13. Posted by flyingtomato on October 15, 2008 at 12:06 pm

    Thanks, Erin, for the positive encouragement.

    Don’t worry–I’ll continue to write about what interests me, no matter how far afield of my degrees.

    But right now, I’ve got to post some of the CSA newsletters I’ve forgotten about! Whoops!

  14. I want to chime in my support for this post, too. I don’t have time for much of a response, but I felt the need to help offset the angry comments. (Yikes! That first commenter isn’t looking to make friends…)

    As for the second commenter’s challenge: ” I understand the attraction of socialism to the middle class, but name one country that it has worked in.”
    Okay: Denmark. Socialized medicine, nationally funded college education. High taxes. Happy People.

  15. Have you heard of Blog Action Day, by the way? It’s today, and the topic is poverty.

  16. Posted by flyingtomato on October 15, 2008 at 4:48 pm

    Thanks, Alejna! I guess I should have waited until after midnight to post that sort-of-related rant. Alas, my day has been overrun by an early meeting, an anxious friend, literary analysis on Southern Lit., and a big load of manure!

    But, maybe I can put together a few thoughts for this worthy cause.


  17. Sorry my statements on your talent come across as condescension and presumptuousness. (I don’t have to know you personally to know you…if you are an honest writer. You are, aren’t you? ) By gift, I meant your ability to describe your experience with the land and growing organically. There’s nothing there to agree with or disagree with. Just good information for another grower.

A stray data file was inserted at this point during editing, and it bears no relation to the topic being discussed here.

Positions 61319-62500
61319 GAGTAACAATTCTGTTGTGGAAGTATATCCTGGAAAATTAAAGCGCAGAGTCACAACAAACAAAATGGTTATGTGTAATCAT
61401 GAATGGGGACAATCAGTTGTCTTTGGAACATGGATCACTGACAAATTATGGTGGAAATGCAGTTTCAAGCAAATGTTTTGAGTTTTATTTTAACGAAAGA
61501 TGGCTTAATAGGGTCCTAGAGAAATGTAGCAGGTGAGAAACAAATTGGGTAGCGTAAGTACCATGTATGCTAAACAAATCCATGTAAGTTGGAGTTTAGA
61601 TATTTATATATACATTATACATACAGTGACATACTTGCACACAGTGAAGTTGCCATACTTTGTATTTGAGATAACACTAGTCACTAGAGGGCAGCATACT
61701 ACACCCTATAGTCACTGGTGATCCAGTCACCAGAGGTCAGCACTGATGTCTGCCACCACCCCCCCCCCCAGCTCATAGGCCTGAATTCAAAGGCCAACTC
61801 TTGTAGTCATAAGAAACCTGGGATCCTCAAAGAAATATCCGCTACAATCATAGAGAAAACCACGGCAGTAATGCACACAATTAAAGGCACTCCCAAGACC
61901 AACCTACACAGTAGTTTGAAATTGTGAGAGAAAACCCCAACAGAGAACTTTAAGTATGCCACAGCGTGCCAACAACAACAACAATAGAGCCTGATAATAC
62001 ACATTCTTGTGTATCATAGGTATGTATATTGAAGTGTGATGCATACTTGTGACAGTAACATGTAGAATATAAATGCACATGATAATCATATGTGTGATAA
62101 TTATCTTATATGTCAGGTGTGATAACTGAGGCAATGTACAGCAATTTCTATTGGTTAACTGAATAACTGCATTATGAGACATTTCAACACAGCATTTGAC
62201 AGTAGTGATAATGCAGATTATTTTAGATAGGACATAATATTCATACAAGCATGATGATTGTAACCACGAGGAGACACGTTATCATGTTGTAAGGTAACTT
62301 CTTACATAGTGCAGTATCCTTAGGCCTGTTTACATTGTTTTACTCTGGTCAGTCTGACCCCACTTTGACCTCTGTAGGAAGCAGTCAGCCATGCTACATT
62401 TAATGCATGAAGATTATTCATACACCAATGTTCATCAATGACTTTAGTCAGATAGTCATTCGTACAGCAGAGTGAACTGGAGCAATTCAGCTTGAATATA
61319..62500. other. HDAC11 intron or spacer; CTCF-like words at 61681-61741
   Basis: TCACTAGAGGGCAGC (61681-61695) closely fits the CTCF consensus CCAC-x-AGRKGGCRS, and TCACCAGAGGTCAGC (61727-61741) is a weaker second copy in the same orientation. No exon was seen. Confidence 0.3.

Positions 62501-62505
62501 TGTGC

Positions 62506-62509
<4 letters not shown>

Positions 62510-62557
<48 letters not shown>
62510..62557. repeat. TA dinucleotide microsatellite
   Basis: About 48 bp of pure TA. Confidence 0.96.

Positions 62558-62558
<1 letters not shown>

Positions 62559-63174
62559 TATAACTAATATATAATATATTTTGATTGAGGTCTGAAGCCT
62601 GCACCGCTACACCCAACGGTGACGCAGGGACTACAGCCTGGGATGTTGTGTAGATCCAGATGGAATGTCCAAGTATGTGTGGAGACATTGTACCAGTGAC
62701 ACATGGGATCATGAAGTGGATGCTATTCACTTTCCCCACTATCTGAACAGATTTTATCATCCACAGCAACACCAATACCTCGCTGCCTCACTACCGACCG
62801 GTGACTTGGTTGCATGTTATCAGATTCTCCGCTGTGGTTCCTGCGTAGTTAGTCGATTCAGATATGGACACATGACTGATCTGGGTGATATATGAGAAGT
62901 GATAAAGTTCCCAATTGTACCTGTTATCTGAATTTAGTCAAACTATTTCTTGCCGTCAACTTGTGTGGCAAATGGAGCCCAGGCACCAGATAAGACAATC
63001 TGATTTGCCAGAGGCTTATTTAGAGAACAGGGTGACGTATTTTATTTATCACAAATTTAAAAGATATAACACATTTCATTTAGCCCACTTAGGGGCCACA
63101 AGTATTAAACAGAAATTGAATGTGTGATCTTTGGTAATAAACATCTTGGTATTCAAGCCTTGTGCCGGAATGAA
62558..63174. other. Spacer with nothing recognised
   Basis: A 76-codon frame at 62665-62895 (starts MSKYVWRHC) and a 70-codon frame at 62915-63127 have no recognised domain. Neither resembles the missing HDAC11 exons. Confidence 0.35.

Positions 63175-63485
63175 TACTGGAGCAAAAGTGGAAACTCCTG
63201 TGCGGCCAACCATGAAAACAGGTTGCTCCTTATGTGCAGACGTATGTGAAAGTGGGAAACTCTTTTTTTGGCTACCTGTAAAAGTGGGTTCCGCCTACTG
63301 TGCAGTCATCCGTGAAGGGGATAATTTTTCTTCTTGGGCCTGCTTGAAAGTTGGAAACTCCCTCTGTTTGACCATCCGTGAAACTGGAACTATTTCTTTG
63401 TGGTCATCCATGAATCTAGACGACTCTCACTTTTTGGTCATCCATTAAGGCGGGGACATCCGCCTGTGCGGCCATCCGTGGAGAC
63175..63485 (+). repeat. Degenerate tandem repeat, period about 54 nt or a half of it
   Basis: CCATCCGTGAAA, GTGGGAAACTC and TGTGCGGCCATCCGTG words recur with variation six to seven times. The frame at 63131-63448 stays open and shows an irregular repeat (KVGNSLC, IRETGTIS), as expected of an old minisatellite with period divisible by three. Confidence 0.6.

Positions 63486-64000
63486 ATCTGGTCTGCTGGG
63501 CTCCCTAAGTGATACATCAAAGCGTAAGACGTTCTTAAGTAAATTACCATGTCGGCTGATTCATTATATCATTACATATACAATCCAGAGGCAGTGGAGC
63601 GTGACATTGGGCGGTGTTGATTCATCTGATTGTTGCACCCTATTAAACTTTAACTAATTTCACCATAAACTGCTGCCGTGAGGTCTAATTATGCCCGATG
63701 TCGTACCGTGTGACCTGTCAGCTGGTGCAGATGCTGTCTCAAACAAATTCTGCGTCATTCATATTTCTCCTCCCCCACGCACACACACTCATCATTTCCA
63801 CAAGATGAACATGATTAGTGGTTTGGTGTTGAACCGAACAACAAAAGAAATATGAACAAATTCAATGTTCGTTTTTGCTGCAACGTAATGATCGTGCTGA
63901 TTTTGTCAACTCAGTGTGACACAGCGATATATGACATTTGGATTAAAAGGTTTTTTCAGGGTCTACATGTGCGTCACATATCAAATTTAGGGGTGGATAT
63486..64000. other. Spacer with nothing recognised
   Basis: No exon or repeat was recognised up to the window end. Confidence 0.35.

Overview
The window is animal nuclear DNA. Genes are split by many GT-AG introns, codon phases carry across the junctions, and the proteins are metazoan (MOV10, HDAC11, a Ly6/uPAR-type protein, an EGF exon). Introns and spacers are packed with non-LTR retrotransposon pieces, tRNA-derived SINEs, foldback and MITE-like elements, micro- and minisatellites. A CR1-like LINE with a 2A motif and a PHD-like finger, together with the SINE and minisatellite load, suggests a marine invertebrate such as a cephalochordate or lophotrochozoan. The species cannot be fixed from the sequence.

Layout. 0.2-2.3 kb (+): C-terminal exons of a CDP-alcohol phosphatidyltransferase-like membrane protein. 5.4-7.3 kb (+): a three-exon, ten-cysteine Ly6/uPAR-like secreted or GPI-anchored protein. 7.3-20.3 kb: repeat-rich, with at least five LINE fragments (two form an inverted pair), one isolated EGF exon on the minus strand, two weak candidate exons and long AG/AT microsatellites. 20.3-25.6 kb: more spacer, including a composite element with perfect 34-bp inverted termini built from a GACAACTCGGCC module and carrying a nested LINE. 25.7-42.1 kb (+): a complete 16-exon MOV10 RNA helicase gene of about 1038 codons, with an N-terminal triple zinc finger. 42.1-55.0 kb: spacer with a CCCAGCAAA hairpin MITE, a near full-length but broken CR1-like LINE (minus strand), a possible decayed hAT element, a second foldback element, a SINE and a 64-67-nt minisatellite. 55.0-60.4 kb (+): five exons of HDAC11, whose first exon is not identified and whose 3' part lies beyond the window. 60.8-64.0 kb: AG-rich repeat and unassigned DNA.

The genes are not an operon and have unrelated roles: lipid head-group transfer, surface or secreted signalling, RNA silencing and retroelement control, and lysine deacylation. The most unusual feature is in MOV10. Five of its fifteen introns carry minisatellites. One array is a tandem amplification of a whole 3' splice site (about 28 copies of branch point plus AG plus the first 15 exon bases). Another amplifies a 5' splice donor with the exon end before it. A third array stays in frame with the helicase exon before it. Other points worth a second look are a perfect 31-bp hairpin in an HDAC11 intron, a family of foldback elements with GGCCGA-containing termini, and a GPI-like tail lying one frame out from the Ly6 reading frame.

Interspersed with stuff of much value is your essay advocating class warfare. You named it a rant but seem surprised if a reader responds in kind.
    As for condescension, I thought my response pretty tempered compared to some of your other readers.

  18. Posted by Matt on October 16, 2008 at 11:03 am

    Christ, Cherrie. If only you used your powers of analysis for something constructive rather than expounding on every qualifier and actual meaning of words in your comments. I know something gets lost in translation in some comments, but to what end are you defensive? Are you just trying to goad the dear flying tomato again so you can feel righteous? okay, i’m done. lol.

    oh, and for the record, flying tomato, i’ve converted yet another person to your blog. the tomato goodness is catchuping on!